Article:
During the day, for part of which Anne was present, I had actually listened to Bach's John passion right through twice.  So what was the program at the cathedral?  It was the John passion! So Anne got the John passion that day willy nilly.  Lucky she likes it.  The performance at the cathedral appears to have been competent but would have been much enhanced by the venue.  The great  stone arches of the Metropolitical cathedral of St John give a brilliant sound and of course are particularly suited to sacred music.

So what did I put on for music when Anne got back to my place that night?  The Passio Secundum Johannem!


Monday, March 5, 2018

The war on "Throaties"




Note the little birdie

I gather that "Throaties" are officially regarded as confectionery rather than medicine.  On the rare occaion when I get a cold, however, I find them helpful.  And Woolworths is the obvious source of supply for them.

"Throaties" do contain various volatile compounds (menthol etc.) which are the active ingredients.  So "Throaties" are one of the cough lollies that come carefully double wrapped in order to prevent the volatiles from evaporating off.

Some lamebrain at Woolworths, however, didn't see the point of all that double wrapping so put all the lozenges together in a little plastic bag -- into which all the volatiles promptly evaporated.  So as soon as you opened the plastic bag, all the stuff you wanted promptly escaped into the air.  So your "Throatie" no longer had any active ingredients.

I found that very frustrating but was consoled to find that a Bangladesdhi grocery on a corner near where I go had the olde "Throaties" in stock.  So I promptly bought 4 of them to tide me over.

Sadly, however, the Bangladeshi grocer is now a Mexican restaurant so when I got a cold recently I had to go in search of "Throaties".  My local chemist did not have them in any form.  Too grand for "Throaties", I guess.

But I knew how widely "Throaties" used to be stocked so on a hunch I called in to my local newsagent.  And there they were.  I bought 4 packs straightaway!


A visit to China


For quite a while now, Joe and I have had the practice of taking a leisurely brunch together on Sunday mornings.  We go to the same place the same time and order the same thing week after week.  That might seem boring to some but Joe and I subscribe to the old Mortein philosophy:  When you are on a good thing stick to it.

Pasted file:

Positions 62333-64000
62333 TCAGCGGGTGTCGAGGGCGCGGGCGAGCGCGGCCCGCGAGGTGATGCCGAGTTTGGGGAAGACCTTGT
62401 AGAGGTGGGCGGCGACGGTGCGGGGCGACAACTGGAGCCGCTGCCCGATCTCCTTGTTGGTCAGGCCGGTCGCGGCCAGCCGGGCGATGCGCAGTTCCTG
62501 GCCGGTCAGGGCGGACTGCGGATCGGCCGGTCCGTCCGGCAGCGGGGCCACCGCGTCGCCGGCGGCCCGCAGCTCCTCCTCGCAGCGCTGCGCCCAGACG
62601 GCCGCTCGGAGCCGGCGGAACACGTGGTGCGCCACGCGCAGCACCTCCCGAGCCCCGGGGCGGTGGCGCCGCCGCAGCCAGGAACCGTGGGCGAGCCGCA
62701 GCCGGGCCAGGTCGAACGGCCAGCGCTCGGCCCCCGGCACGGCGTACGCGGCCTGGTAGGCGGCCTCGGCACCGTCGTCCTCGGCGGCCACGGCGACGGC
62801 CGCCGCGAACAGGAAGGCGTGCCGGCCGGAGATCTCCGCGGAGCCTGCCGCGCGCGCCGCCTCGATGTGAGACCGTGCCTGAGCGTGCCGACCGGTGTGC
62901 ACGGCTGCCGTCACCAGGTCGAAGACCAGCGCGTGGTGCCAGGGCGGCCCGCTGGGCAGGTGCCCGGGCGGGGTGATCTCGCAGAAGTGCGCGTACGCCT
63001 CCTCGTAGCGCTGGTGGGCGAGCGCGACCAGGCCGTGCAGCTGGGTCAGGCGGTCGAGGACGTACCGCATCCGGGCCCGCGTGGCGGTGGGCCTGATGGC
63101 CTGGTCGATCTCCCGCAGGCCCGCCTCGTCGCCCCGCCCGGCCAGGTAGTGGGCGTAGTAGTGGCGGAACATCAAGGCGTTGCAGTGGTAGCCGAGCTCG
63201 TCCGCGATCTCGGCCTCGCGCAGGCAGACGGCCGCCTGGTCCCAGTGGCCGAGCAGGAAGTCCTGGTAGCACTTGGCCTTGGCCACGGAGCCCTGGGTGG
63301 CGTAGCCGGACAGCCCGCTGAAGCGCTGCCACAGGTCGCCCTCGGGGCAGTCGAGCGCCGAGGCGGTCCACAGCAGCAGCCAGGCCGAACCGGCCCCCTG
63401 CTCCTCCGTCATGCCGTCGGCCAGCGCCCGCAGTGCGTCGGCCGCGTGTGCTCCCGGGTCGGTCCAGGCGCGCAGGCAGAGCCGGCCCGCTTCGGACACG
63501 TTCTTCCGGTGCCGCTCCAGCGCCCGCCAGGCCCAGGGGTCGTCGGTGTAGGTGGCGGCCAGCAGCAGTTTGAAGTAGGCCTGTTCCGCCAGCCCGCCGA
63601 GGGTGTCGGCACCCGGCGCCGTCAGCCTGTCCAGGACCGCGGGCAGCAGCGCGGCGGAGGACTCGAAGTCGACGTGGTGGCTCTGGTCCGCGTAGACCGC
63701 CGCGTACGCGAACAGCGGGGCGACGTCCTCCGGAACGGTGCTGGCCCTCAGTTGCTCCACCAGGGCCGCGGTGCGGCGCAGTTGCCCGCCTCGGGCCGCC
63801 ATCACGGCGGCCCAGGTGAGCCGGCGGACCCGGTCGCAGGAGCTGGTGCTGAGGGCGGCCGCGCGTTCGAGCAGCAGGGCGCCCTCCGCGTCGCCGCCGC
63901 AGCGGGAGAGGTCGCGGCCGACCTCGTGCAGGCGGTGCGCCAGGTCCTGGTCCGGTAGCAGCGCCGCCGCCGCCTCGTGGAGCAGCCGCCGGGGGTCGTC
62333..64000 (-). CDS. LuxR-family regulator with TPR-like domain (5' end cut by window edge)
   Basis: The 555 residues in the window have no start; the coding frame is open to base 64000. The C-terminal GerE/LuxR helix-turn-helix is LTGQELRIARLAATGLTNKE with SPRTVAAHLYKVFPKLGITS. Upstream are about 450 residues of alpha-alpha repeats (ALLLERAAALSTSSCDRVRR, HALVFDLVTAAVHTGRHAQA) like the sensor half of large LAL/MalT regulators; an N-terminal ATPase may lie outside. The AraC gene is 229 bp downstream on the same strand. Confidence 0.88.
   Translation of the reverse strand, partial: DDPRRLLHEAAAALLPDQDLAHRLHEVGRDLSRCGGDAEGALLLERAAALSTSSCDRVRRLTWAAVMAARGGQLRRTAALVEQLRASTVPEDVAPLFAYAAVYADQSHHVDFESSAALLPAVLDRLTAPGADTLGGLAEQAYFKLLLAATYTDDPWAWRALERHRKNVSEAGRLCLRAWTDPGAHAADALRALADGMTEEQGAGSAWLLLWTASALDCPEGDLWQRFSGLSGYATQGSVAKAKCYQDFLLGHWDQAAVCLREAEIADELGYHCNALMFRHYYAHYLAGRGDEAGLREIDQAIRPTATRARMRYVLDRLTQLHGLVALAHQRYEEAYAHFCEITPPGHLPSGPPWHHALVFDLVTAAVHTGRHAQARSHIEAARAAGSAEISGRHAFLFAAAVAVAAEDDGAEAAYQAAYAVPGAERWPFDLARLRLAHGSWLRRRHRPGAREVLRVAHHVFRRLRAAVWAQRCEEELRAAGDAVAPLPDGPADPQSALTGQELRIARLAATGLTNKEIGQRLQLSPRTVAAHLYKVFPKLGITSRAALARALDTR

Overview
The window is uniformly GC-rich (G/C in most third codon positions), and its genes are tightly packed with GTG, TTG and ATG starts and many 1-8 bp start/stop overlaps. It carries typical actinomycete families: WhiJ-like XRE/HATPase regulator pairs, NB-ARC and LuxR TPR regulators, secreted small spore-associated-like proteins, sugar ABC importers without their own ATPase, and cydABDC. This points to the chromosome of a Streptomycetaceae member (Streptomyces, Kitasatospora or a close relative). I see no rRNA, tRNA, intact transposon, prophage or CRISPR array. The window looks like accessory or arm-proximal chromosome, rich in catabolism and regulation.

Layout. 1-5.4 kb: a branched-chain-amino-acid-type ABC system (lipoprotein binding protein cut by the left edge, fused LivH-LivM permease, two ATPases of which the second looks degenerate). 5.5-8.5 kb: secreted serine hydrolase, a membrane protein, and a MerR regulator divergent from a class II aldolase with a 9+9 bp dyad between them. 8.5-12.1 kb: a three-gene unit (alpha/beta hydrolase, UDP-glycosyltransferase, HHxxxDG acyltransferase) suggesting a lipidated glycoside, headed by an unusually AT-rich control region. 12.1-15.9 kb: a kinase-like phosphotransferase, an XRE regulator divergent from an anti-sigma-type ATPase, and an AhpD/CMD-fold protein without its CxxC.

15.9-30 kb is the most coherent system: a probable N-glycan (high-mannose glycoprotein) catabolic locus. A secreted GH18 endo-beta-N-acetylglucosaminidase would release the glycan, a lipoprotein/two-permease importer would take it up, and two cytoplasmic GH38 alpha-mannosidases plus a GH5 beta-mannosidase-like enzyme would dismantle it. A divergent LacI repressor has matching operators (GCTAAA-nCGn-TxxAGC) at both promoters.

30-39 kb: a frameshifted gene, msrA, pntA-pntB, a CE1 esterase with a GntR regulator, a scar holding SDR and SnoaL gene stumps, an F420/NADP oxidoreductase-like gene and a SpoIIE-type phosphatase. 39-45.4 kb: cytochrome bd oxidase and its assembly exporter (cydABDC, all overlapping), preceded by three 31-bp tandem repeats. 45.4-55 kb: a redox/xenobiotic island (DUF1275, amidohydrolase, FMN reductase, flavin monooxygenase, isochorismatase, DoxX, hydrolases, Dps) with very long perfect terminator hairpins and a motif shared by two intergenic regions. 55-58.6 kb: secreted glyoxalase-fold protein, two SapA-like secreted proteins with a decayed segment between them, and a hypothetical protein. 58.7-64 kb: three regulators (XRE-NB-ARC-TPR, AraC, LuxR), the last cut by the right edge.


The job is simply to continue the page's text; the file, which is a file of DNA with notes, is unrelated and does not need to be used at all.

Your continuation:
Life is change however and that has now come to an end.  Joe and Kate are both workers and Kate thought that weekends were the best time for her and Joe to do things together.  And having Joe spending most of Saturday morning with his old father was inimical to that. So, being obliging souls, Joe and I changed our arrangements to Sunday dinner, with a trip to Sunnybank for Japanese hamburgers being the first case of the new arrangements on Feb 25th.

And Sunnybank is so Chinese that you might almost be in China while there.  I greatly enjoy my occasional trips to the land of the Chin.  They are only 15 minutes drive away so why not.

The Australian population is about 5% Han Chinese these days.    So you see Asian people all around the place in Brisbane -- and many were  born here.  And they do not stand out in any way.  Except for their eyes, they look and behave like any other Australian.

I am always bemused a little by the way the young Chinese women dress.  In summer they wear a lot of short shorts and loose tops -- just as our Anglo ladies do. We also have a few Muslim ladies around the place -- in their vast wrappings -- so the contrast with their "modest" behaviour is great.  The Chinese are not "modest" in that sense. They are one with us.  I mentioned this to Joe -- that normal Chinese dress these days is totally Western -- and he told me that it is the same in Shanghai. He has been to China on work assignments several times.

Anyway, Joe has always been Sinophilic -- as I am -- so is very comfortable with all things Chinese.  And one of the results of there being so many Han in Australia is that we have a couple of suburbs where they tend to congregate.  And Joe and I went there last night for dinner again. And where we went -- Sunnybank -- is almost entirely Chinese.  You could as well be in China.  And I am always delighted to be in a crowd of people who are instinctively civilized.  3,000 years of civilization does leave a mark.

I have no idea how many eateries there are in Sunnybank but there are a lot -- and they are all different. The one Joe took me to last night was very modern.  You ordered from a computer kiosk rather than from a waiter. They have no waiters. That is not very remarkable in that various U.S. McDonalds restaurants also now do that.  But it was a first for Brisbane, I think

But the modernity didn't stop there.  The food was assembled by the chefs onto a very hot iron plate and delivered to you semi-raw. Each dinner would have taken them only minutes to put together.  And when the dinner arrived at your table, you mixed it around for 5 minutes and it was done!  And given the Chinese expertise with herbs and spices, the result was pleasant to eat. It was a good dinner despite minimal human contact in arranging it!

A little sad, however that it took the Chinese to get us up with the latest